So, your partner has just told you they have depression. Whether you are in a long-term relationship or have recently gotten into a new one, that news will not be easy for you to hear. If you need advice on how to handle your partner’s symptoms, continue reading to learn how to date somebody with depression.
It is difficult as the partner of somebody with depression to know exactly how to help, as there are often so many emotions and stresses that arise while your partner is dealing with their disorder.
You will want to be there for them to help with their needs, but it is important to know how to go about it in a way that will actually help them instead of making them feel bad about themselves.
What you will learn in this article:
- 1 What Exactly is Depression?
- 2 Educate Yourself About Depression
- 3 How to Date Somebody With Depression: Stay Flexible
- 4 Don’t Blame Yourself
- 5 Accept Their Feelings
- 6 Don’t Try to “Fix” Your Partner
- 7 Recognize Depression Isn’t Everything
- 8 Acknowledge Your Needs
- 9 Maintain a Balance
- 10 Participate in Your Partner’s Healing
- 11 Don’t Be Too Hard On Yourself
- 12 Wrapping Up
What Exactly is Depression?
Depression, otherwise known as major depressive disorder, is a mental disorder that can have mild to severe impacts on those who suffer from it.
There are multiple factors that may cause somebody to develop depression. The American Psychiatric Association states that factors may include:
- An imbalance of hormones and chemicals in the brain
- Having a personality type that is more susceptible to becoming overwhelmed or stressed
- Coming from a family known for having depression through the generations
- Being exposed to violence, neglect, or abuse in their environment
The American Psychiatric Association mentions that typical symptoms of depression can include:
- Consistent sad or low moods
- Favorite activities no longer being of interest to the person
- Significant weight gain or weight loss due to changes in appetite
- Oversleeping or under-sleeping
- Never having any energy or feeling fatigued all the time
- Feeling hopeless, worthless or guilty
- Decisions have become difficult to make, with trouble concentrating and thinking
Everybody that suffers from depression is going to show their symptoms in different ways, and you should always seek out a professional diagnosis before diagnosing yourself or others with depression.
However, once it has been confirmed- how exactly do you handle being in a relationship with someone suffering from depression?
Educate Yourself About Depression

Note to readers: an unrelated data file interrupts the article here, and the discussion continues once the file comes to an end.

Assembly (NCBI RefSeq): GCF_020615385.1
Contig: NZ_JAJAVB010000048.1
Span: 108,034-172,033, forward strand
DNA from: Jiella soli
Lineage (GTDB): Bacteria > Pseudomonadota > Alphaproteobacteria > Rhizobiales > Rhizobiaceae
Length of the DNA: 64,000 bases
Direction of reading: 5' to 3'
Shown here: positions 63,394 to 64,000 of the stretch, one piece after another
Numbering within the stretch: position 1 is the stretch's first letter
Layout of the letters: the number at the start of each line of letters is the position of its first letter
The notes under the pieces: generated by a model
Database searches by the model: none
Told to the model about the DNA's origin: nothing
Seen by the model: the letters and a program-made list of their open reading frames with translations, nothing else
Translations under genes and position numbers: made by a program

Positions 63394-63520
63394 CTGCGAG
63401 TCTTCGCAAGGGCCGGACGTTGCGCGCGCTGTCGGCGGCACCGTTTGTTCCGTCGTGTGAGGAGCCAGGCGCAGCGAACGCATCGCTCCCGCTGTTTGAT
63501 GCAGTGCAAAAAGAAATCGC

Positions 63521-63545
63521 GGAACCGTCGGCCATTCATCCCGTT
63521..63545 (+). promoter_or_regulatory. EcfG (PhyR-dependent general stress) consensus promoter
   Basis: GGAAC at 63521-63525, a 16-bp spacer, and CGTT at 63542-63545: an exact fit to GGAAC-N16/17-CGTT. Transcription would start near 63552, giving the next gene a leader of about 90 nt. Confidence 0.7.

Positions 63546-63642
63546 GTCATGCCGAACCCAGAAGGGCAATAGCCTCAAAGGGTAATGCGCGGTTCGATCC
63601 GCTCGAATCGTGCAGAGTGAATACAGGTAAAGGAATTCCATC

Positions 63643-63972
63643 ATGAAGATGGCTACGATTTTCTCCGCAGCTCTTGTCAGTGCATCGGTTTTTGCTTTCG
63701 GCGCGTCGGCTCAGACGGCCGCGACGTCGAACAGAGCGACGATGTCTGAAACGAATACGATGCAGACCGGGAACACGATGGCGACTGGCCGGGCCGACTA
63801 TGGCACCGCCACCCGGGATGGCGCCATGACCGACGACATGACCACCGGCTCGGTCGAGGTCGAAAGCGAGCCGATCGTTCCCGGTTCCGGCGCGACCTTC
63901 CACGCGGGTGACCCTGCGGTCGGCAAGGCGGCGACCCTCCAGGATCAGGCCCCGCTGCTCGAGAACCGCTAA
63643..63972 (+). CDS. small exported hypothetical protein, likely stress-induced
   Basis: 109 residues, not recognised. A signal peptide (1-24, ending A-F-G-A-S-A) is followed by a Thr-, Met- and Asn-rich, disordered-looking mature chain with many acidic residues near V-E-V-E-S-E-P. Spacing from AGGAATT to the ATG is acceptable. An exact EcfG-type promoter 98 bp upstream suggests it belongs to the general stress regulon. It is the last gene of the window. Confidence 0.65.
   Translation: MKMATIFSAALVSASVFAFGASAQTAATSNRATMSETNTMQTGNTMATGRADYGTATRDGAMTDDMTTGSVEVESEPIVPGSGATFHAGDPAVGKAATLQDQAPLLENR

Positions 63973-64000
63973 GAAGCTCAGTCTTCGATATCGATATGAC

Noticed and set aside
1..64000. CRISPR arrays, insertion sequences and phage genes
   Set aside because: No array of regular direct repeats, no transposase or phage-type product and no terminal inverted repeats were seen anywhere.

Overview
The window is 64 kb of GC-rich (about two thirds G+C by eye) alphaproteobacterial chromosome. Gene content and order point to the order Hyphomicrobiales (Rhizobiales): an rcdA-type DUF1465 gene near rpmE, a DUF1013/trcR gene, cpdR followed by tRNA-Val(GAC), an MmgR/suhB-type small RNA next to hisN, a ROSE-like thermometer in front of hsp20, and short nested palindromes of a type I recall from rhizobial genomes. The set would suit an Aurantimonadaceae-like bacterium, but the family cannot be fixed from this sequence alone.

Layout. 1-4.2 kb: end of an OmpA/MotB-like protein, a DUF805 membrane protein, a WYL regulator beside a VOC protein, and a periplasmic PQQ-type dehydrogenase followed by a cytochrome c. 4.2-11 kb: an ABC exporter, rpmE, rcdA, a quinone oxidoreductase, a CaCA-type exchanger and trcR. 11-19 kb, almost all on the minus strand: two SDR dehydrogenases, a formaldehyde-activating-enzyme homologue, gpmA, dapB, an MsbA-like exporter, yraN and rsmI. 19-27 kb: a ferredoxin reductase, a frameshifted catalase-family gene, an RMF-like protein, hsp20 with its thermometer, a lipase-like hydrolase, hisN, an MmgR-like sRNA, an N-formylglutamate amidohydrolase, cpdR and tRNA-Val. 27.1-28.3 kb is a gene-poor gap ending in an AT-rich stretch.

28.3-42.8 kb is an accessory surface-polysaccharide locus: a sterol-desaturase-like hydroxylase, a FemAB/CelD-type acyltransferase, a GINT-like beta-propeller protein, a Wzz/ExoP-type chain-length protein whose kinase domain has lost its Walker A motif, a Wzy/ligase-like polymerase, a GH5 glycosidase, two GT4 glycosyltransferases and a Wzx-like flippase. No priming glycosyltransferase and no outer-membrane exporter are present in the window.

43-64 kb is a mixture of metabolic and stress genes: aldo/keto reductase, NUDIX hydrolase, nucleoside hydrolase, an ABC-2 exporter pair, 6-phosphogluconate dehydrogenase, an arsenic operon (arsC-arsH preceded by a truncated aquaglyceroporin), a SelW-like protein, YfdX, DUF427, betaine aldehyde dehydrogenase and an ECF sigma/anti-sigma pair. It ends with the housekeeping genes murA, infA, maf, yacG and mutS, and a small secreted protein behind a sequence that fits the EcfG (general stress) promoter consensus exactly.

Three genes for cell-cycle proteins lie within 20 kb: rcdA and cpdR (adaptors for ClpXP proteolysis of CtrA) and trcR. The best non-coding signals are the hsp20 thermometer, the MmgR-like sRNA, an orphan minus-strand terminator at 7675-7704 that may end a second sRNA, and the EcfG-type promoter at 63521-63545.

If the person you are dating has depression, or is showing signs of developing depression, this can be a very scary time for everyone involved.
The best thing you can do is to educate yourself on what to expect going forward, and how to handle symptoms that come up.
Try not to feel overwhelmed by what is going on, always remember that they are probably just as confused and scared as you are.
How to Date Somebody With Depression: Stay Flexible
While you are dating somebody with depression, there are going to be times when you need to cancel or change plans based on how your partner is feeling.
In these times, you should try to remain flexible and open-minded– even if you feel understandably frustrated.
Don’t Blame Yourself
You may feel guilt or anxiety if your partner has depression, and may have thoughts about their disorder being your fault.
Both of you should be putting your energy into a recovery plan rather than staying fixated on what caused it in the first place!
Accept Their Feelings
Depression comes with some big feelings.
Whether that means anger, utter sadness, or hopelessness, your partner will be going through a tough time mentally while they are dealing with their depression.
Try to take their feelings in stride and simply be there for them when they need a shoulder to lean on.
If you reject their emotional needs when they are feeling upset or low, it will only make it harder on both of you.
Don’t Try to “Fix” Your Partner
When you have a partner dealing with depression, the answers to their problems may seem obvious to you.
You may feel like you are helping them when you try to tell them how to act or how to feel about certain situations, but you should leave that job up to the medical professionals in their life.
As a partner, you should be there as emotional support- not as a guidance counselor.
If you start telling them how you would do things differently, they may start to have feelings of inadequacy or resentment towards you.